“Why can’t we just get wrinkles, have zits, and fucking live?”
The answer to this question, posed to me by a 27-year-old client (I’m a therapeutic skin coach), is, of course, “We can.” But living out that answer is not as easy as saying it.
I’ve been delicately dancing around this question for over a decade. Working in the skincare industry, I’m aware of what a sensitive subject it’s become. As women, we’re asked not to age beyond our early twenties, yet hardly any of us appreciate our youth while we’re in it. In fact, the reality of healthy skin has nothing to do with cultural expectations around it.
Why are we still fixated on stopping the aging process? Why is remaining young seen as staying beautiful?
Like any other organ, our skin ages as each day goes by. Aging is a natural process that starts as soon as we’re born. Our skin cells turn over while our bodies grow and we become people with experience, memories, and wisdom. The expectation that our bodies should resist this process is based on the false notion that healthy people don’t age at all.
This is not only untrue but also potentially dangerous. I’ve seen a huge increase in cosmetic injections in a wide range of users, including young women barely old enough to vote. By dramatically intervening with the skin, we lose the ability to learn about our internal health through what our skin is telling us.
For example, our foreheads can communicate a lot about our digestion. Fine lines, excess blackheads, clogged pores, and even a scaly skin texture can be the body’s way of saying that it’s having a hard time digesting a certain food and that it’s dehydrated. By eliminating our ability to showcase these signals we lose a powerful internal warning signal that something is amiss.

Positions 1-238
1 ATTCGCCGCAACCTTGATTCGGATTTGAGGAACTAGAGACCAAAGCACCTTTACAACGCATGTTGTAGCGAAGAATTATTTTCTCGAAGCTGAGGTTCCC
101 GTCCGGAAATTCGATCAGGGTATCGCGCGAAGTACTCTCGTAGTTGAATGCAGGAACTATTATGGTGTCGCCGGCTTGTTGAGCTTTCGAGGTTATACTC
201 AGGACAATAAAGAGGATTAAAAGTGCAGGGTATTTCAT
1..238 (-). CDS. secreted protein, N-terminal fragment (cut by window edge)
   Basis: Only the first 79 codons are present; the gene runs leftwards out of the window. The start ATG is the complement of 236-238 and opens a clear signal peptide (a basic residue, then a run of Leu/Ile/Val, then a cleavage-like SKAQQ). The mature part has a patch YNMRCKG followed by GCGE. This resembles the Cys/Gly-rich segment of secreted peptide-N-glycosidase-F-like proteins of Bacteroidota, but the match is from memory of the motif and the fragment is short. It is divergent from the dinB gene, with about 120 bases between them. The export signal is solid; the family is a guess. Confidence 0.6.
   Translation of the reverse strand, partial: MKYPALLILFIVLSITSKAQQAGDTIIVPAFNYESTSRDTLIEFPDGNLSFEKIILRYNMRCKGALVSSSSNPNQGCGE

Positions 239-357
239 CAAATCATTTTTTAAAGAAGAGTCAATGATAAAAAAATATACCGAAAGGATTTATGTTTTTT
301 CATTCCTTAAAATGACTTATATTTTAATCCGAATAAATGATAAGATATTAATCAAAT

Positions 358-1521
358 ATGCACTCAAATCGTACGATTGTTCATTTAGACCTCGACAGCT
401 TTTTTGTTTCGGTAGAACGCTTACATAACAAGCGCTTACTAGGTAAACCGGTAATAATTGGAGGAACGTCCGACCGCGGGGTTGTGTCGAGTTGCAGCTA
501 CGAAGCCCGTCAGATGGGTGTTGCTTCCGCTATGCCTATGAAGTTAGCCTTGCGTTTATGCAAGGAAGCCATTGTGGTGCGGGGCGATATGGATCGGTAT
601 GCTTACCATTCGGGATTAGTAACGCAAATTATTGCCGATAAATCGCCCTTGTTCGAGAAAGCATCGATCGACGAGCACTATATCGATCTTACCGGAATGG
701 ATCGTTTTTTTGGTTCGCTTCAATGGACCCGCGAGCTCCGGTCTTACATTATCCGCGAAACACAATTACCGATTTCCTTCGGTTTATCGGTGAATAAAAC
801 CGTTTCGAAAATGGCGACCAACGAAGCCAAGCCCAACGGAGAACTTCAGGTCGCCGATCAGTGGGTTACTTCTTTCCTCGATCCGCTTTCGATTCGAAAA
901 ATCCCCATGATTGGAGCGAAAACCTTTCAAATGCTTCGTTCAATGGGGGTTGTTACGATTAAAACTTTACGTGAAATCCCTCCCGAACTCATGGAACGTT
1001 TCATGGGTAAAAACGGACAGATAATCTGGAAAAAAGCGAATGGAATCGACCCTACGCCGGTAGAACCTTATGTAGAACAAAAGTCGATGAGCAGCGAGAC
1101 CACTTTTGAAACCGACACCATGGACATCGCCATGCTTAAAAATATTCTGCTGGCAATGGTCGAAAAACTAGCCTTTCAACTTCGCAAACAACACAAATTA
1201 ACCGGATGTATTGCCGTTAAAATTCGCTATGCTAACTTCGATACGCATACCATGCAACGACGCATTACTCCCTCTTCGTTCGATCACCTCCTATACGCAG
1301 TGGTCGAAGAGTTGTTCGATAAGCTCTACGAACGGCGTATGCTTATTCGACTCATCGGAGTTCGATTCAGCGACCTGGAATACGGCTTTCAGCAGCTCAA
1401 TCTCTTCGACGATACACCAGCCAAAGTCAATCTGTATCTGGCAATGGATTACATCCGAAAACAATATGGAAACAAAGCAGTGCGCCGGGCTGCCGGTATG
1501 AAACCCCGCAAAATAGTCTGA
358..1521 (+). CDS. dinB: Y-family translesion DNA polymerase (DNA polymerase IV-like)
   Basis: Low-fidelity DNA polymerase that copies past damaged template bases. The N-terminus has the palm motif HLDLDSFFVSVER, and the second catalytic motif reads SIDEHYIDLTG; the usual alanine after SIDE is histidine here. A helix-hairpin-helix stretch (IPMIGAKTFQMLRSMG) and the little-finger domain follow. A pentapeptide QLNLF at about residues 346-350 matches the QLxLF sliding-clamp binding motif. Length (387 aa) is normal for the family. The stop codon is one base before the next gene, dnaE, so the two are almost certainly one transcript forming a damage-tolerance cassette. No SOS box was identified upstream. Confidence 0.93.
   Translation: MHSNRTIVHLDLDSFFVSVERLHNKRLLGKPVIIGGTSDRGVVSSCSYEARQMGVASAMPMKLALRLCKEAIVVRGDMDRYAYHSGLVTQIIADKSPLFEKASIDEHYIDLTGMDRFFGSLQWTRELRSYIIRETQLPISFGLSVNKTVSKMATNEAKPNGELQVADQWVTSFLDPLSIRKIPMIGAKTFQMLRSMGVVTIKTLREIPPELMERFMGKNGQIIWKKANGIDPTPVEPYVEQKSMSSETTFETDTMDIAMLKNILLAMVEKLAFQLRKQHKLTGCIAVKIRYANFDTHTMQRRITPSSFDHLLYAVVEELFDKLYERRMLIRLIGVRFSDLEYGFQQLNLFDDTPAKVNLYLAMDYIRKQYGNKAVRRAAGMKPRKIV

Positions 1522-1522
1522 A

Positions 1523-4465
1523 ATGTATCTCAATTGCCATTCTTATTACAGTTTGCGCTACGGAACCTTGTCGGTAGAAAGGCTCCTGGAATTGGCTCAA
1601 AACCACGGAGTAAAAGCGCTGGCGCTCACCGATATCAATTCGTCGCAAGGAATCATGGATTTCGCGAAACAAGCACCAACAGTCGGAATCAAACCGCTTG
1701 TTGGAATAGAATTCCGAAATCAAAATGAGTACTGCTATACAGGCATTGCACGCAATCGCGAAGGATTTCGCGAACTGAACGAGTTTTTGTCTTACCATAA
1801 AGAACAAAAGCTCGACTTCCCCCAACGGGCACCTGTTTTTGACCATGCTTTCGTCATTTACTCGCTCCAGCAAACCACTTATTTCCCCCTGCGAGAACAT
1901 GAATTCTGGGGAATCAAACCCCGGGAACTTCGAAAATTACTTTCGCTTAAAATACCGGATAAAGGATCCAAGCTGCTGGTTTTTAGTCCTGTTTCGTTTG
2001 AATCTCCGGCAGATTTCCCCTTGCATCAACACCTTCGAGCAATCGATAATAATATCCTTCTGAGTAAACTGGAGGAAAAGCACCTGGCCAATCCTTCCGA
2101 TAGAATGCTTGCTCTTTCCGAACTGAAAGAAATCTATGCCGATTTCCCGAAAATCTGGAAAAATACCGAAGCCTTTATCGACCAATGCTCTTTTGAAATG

An imbalance in the skin does not mean you are unhealthy, it just means that stagnant energy is making it’s way out. When your skin shows you what your body needs—in the form of a zit or a wrinkle—it’s mostly due to the fact that your skin is flushing out toxins and moving them away from your other organs.
The best ways to preserve the health of your skin is with a mind-body-spirit approach. Regardless of genetics, many of us are still able to find fault with ourselves, even if we appear picture perfect to the outside world. Communicate to your body what you want to accomplish. If you set out to accept yourself fully, you will no doubt like the person you see reflected back in the mirror.
You’ll also be able to appreciate the signals your body is sending you, whether it’s through your skin or other organs. Breaking out or getting a wrinkle is all part of life; it means that your body is working to get you healthy. The gratitude you express for those signals can help you get to the root of the issue much faster. You’ll save money by avoiding invasive procedures and medications that mask your symptoms instead of treating your condition.
One huge step in the right direction occurred when Allure announced it will stop using the term “anti-aging.” This term has inadvertently caused shame for consumers for several decades. The idea of anti-aging is irresponsible advertising: It creates a false hope in what topical care can do for your largest organ and promises to turn back the clock, an impossible feat.
Next time you feel like you’re not looking your best, take into account the tremendous amount of work your skin is doing on your behalf. Self-acceptance starts with gratitude and making peace with what is. Get a zit. Have a wrinkle. Fucking live.
Editor’s note: We believe in a woman’s right to care for herself in whichever way she sees fit. This post is meant to change the narrative around aging and wrinkles, as well as encourage women to be in communication with their skin. We encourage you to do your research and make mindful decisions based on what is best for you.